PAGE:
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Happy Easter. Cinematic Sacrilege.

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Posted 12th April 2009 at 12:47 PM by Sam@Cult Labs

It's Easter so lets celebrate the season by talking about a film that deal with Christianity in mind scratching way.

Passion of the Christ

This odious movie was released while I was working in City Cinema, a now defunct picture house in my home town of Newport. Because it ran for so long, I had the dubious honour of watching the film several times and it never failed to stun me with it's casual racism and tasteless gore.

In retrospect, the film reflects director Mel Gibson's now famous anti-semitic comments. We all expected the Pharasees to be portrayed as intolerant hypocrites, as this is a biblical "fact" and, in telling the tale of the last days of Jesus Christ from a Catholic perspective, one has to expect the Jewish leadership to come off badly. After all, according to the texts, they conspired with the Romans to put the troublesome prophet to death.

The real shock of this movie is seeing the crowds during the lead up to the crucifixition, as Christ tries to drag his cross up to Calvary. They resemble the Orcs in Lord of the Rings, a vile horde of slathering, blood crazed beasts, hungry to see Son of God brutally slain.

Combine this with the dream like presence of an androgynous character that either represents evil or is maybe Satan in the guise of a human being and the movie becomes a joke in it's final hour. This cloaked dark monk wanders through the crowd in slow motion, as if empowering the mob with bad vibrations.

When Jesus rises again we are treated to a bizarre spectacle in which this character is shown in a bleak wasteland, reminicent of the empty purgatory in the final moments of Fulci's The Beyond, howling at the sky as the camera sweeps about in dramatic CGI fashion. Gibson should have gone the whole hog and just hired Christopher Lee to reprise Saruman the White.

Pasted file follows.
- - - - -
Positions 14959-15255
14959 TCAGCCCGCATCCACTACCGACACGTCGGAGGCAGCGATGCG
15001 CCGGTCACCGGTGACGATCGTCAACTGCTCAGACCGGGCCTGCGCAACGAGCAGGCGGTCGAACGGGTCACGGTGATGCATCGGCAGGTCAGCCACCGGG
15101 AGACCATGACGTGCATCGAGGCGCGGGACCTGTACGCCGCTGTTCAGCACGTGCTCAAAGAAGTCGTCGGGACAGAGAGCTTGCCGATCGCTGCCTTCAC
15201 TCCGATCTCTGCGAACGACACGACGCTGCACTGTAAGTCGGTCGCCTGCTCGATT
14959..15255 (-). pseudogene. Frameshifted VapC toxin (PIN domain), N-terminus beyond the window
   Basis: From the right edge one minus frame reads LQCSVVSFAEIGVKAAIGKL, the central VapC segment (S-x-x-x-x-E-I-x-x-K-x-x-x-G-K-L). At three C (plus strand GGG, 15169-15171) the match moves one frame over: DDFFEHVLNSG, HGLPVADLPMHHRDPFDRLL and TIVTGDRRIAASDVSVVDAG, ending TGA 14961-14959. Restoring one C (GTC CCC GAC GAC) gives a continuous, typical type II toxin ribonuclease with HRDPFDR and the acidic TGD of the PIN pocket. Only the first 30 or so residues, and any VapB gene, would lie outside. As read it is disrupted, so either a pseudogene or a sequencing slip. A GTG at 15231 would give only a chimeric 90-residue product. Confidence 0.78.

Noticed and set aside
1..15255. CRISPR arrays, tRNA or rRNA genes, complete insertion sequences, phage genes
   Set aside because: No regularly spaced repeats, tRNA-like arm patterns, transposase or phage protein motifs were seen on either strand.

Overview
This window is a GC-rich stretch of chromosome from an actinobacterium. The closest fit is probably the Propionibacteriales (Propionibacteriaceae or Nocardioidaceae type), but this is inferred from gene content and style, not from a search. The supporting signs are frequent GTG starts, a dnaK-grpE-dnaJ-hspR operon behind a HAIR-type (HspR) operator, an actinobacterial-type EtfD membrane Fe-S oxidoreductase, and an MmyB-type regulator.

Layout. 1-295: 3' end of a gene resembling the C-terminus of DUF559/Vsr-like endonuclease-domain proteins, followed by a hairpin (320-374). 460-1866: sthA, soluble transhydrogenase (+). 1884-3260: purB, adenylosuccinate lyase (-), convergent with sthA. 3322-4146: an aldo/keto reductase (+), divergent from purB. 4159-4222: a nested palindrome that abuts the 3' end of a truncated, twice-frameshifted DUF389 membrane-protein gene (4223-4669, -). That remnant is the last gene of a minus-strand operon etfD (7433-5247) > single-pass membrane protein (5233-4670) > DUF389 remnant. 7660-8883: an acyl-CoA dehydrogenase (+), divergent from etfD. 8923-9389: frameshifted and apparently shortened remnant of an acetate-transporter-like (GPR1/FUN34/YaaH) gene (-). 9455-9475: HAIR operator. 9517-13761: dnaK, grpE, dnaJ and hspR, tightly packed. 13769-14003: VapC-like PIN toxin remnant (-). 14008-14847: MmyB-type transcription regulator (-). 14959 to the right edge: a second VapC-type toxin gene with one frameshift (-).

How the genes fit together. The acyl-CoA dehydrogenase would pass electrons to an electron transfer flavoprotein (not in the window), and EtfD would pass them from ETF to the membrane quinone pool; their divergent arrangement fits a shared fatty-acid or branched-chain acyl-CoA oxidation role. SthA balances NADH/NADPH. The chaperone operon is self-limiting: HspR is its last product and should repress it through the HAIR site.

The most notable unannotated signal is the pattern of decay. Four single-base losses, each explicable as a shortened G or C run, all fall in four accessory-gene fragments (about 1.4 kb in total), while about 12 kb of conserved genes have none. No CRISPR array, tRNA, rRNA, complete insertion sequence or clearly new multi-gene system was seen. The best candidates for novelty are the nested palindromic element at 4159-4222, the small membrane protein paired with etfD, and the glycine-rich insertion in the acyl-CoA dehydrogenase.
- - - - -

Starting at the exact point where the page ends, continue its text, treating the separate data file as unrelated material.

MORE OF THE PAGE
Further taste free shocks are present earlier in the run time, as the convicted chosen one is scourged viciously by Roman grunts before he his set on his final journey. This whole sequence is designed to thrust the reality of a Roman execution in the face of the viewer, as a spiked lash is used on Christ, ripping chunks of flesh from his back, leaving him a broken shell. It's horrific to behold and feels like a gruesome slice of religious education, a show reel that will be handy for any self flagellating Opus Dei members who want an illustration of why they strap a cilice to their thigh every morning...

Passion of the Christ is a very Old Testament, fire & brimstone vision of Christianity and a cinematic tool for preachers seeking to frighten their congregations into pious compliance with a torrent of gore. As a piece of shock cinema, it's efficient, effective and it's beautifully made, although unintentional laughs will be had at the amount of times Jesus, crashes face first into the dirt in slow motion. There's a drinking game in there somewhere.
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